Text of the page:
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Soft Sediment Fauna (Biotic Subclass)

Component: Biotic

Unique Identifier: 426

Biotic Setting Benthic/Attached Biota
Biotic Class Faunal Bed
Biotic Subclass Soft Sediment Fauna
Biotic Group Burrowing Anemones
Larger Deep-Burrowing Fauna
Small Surface-Burrowing Fauna
Soft Sediment Bryozoans
Clam Bed
Soft Sediment Crinoids
Mobile Crustaceans on Soft Sediments
Diverse Soft Sediment Epifauna
Echiurid Bed
Holothurian Bed
Hydroid Bed
Mussel Bed
Oyster Bed
Sand Dollar Bed
Scallop Bed
Pennatulid Bed
Larger Tube-Building Fauna
Small Tube-Building Fauna
Tunicate Bed
Tunneling Megafauna
Burrowing Urchins
Oligozoic Biota
Brachiopod Bed
Soft Sediment Brittle Stars
Mobile Mollusks on Soft Sediments
Sponge Bed
Starfish Bed
Sea Urchin Bed
Soft Sediment Basket Stars

Definition Areas that are characterized by fine unconsolidated substrates (sand, mud) and that are dominated in percent cover or in estimated biomass by infauna, sessile epifauna, mobile epifauna, mobile fauna that create semi-permanent burrows as homes, or by structures or evidence associated with these fauna (e.g., tilefish burrows, lobster burrows). These animals may tunnel freely within the sediment or embed themselves wholly or partially in the sediment. In many cases, they will regularly leave their burrows, and may move rapidly or swim actively after doing so, but any animal that creates a semi-permanent home in the sediment can be classified as Soft Sediment Fauna. These animals may also move slowly over the sediment surface, but are not capable of moving outside of the boundaries of the classification unit within one day. Most of these fauna possess specialized organs for burrowing, digging, embedding, tube-building, anchoring, or locomotory activities in soft substrates. Biotic communities in the Soft Sediment Fauna subclass are identified with the term "Bed", to distinguish them from Attached Fauna biotic communities (which do not include the term "Bed").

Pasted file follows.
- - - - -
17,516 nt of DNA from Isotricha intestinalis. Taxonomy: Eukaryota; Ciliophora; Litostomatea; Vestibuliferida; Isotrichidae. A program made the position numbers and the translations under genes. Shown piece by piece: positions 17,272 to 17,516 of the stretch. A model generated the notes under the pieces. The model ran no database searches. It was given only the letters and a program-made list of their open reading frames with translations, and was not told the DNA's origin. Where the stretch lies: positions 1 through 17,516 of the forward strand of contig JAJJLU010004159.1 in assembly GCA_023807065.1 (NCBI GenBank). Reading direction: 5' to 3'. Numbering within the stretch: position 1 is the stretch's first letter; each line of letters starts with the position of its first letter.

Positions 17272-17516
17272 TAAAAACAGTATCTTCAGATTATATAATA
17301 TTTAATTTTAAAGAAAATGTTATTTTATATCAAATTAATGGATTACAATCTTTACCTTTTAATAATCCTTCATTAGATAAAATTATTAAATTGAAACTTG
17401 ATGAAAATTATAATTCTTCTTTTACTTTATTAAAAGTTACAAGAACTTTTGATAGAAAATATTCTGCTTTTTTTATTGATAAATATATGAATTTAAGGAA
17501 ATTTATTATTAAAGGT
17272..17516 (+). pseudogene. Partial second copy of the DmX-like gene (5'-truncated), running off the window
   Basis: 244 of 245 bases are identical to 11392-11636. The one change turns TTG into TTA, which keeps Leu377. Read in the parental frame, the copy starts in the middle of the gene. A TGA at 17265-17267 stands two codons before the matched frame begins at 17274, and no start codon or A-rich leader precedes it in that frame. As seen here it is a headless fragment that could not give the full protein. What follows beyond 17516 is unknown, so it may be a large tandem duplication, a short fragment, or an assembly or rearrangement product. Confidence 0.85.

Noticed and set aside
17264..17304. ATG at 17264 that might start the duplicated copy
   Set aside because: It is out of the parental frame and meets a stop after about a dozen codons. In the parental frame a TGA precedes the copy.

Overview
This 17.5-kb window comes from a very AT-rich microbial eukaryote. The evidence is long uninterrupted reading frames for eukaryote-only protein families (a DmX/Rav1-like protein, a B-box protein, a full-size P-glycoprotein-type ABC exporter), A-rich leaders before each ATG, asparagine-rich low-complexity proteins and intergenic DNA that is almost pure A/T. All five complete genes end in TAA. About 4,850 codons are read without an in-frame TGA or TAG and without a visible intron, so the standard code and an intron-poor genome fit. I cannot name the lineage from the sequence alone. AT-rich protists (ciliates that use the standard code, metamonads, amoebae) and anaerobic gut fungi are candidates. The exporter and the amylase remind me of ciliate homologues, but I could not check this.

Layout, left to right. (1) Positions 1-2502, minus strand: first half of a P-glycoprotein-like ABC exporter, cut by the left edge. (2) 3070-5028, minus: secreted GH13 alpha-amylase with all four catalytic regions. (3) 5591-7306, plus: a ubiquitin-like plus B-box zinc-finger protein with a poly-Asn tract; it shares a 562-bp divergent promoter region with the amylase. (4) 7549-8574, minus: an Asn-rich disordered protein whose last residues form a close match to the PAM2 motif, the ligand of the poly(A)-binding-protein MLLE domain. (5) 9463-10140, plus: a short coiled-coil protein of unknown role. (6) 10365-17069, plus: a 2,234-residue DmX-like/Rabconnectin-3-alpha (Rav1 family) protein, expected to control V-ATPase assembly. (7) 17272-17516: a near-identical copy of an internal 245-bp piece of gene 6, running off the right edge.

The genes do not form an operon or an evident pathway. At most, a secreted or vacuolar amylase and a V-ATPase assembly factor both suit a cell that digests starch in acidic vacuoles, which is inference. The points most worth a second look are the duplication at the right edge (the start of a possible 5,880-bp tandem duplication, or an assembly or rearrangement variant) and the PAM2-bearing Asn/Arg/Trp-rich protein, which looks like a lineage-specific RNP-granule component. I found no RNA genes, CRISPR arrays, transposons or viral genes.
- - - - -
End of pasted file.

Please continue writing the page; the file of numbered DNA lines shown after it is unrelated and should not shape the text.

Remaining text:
Within Soft Sediment Fauna, the Biotic Group is identified as the biota making up the greatest percent cover or the greatest estimated biomass within the classified area. Biota present at lesser percent cover or estimated biomass values within the classified area may be identified as Co-occurring Elements (See Section 10.6.2) or (if not a CMECS Biotic Group) as Associated Taxa (See Section 10.3.1). Associated Taxa include rapid epifaunal predators such as crustaceans, fishes, and other nekton that are capable of leaving the boundaries of the classification unit within one day. Associated Taxa may be capable of digging into the sediment surface to feed or hide (e.g., portunid crabs) but do not construct a semi-permanent burrow as would define Soft Sediment Fauna. For practitioners who wish to better characterize Soft Sediment Fauna, the Community Successional Stage Modifier (Section 10.3.2, including Figure 10.1 and Table 10.3) is a helpful addition to classifying soft sediment fauna, and can be applied to almost every soft-sediment area. This modifier provides ecological and functional information, and adds an element of assessment.